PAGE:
Sweden will no longer issue “residence permits” to all Syrian refugees, terminating a policy that allowed over 100,000 asylum-seekers to resettle in the country.
The policy, championed by left-wing parties, had been in effect since 2013.
Right-leaning parties that opposed the policy change pointed out its flaws, raising concerns that “no conflict is permanent but still we give them permanent residence”.
“[F]or one immigrant that comes here we could help hundreds, maybe thousands of people, [in and around Syria] with food, with medicine, with everything” claimed former Sweden Democrat party spokesman Kent Ekeroth in 2013.
The policy change results from a reassessment of safety levels in different Syrian provinces: the entire country is no longer regarded to be universally “at risk” due to its civil war.
Those living in the Syrian capital of Damascus and the adjacent southern provinces of Quneitra, Rif Dimashq, Suwayda, and Dara’a as well as Northern provinces such as Hassakah and Latakia will no longer automatically be granted asylum.
Certain provinces including Aleppo, Idlib, and Raqqa are still classified as having “internal armed conflict where everyone risks being affected” meaning residents of those areas will still be granted asylum indiscriminately.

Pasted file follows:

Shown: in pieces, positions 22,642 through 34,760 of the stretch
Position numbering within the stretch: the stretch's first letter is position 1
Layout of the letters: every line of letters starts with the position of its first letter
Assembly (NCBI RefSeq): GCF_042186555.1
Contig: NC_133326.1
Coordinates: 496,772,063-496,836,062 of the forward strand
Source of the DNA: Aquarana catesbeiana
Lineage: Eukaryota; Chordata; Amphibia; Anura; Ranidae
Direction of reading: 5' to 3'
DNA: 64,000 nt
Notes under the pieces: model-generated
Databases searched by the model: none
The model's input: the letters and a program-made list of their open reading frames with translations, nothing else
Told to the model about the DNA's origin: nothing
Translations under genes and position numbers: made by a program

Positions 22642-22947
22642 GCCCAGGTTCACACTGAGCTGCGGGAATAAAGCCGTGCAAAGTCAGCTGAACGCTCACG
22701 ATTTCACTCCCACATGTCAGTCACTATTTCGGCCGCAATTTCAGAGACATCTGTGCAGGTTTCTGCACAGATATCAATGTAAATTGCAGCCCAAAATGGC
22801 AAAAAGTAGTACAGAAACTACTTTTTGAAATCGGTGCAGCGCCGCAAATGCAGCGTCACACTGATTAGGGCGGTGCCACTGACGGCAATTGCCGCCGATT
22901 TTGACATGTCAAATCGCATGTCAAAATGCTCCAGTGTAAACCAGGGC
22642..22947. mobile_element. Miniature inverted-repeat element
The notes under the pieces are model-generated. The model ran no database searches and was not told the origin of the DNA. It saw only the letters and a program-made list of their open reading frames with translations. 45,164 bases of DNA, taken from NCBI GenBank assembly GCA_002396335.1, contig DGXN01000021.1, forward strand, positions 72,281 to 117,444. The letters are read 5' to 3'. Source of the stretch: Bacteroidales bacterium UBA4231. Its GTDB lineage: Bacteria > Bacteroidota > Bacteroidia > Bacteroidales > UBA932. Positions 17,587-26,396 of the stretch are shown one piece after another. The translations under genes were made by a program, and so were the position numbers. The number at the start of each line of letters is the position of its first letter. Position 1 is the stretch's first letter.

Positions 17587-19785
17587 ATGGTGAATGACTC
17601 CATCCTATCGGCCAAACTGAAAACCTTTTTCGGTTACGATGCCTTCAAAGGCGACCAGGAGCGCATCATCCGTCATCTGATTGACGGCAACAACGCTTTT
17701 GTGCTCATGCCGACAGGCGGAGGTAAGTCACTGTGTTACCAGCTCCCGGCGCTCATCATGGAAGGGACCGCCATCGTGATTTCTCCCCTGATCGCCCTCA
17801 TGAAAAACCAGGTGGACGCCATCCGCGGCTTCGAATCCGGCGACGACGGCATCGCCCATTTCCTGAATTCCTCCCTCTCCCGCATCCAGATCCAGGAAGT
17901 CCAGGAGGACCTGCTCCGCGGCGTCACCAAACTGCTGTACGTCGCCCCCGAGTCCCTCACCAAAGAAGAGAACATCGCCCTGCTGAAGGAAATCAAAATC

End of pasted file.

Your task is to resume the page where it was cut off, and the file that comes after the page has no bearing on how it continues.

The Swedish Migration agency’s press release attributes this change in classification to the fact that “the number of deaths has decreased so much” as well as the “general risk of coming to harm has decreased” in certain provinces.
It continues: “Everyone was able to get a residence permit due to the general situation in Syria as being in the territory entailed a risk. We now assess that the security situation has become slightly better.
The policy is not retroactive, as those waiting for immigration-related court hearings or wanting to renew temporary residence permits are unaffected: “This affects only new applicants for asylum. Those who are already here in Sweden and who have received protection status as a refugee or subsidiary protection will retain that status”.
Migration has long been a contentious issue in Sweden, particularly from non-Western countries.
And the number of Syrian refugees in Sweden is extremely high. Even former U.S. President Obama’s target for Syrian refugees was 10,000; Sweden has ten times that. The country often accepts the most migrants per capita compared to the rest Europe.
Consequently, no-go zones, or what the media and police like to refer to as “vulnerable”, “especially vulnerable”, or “risk areas” have become increasingly prevalent.
Bombing and explosions have nearly doubled this year, animal cruelty in “immigrant-dense” areas has increased, and even blood supply in hospitals has been running low due to the dramatic increase in stabbings.
Furthermore, the exorbitant cost of migration to taxpayers as well as the failure of many migrants to assimilate have caused discontent among native-born Swedes.
It’s not hard to see why a recent poll showed that “over half of Swedes reject taking more refugees”.
And this policy change appears to be a step in the right direction.
Natalie Winters is a freelance reporter
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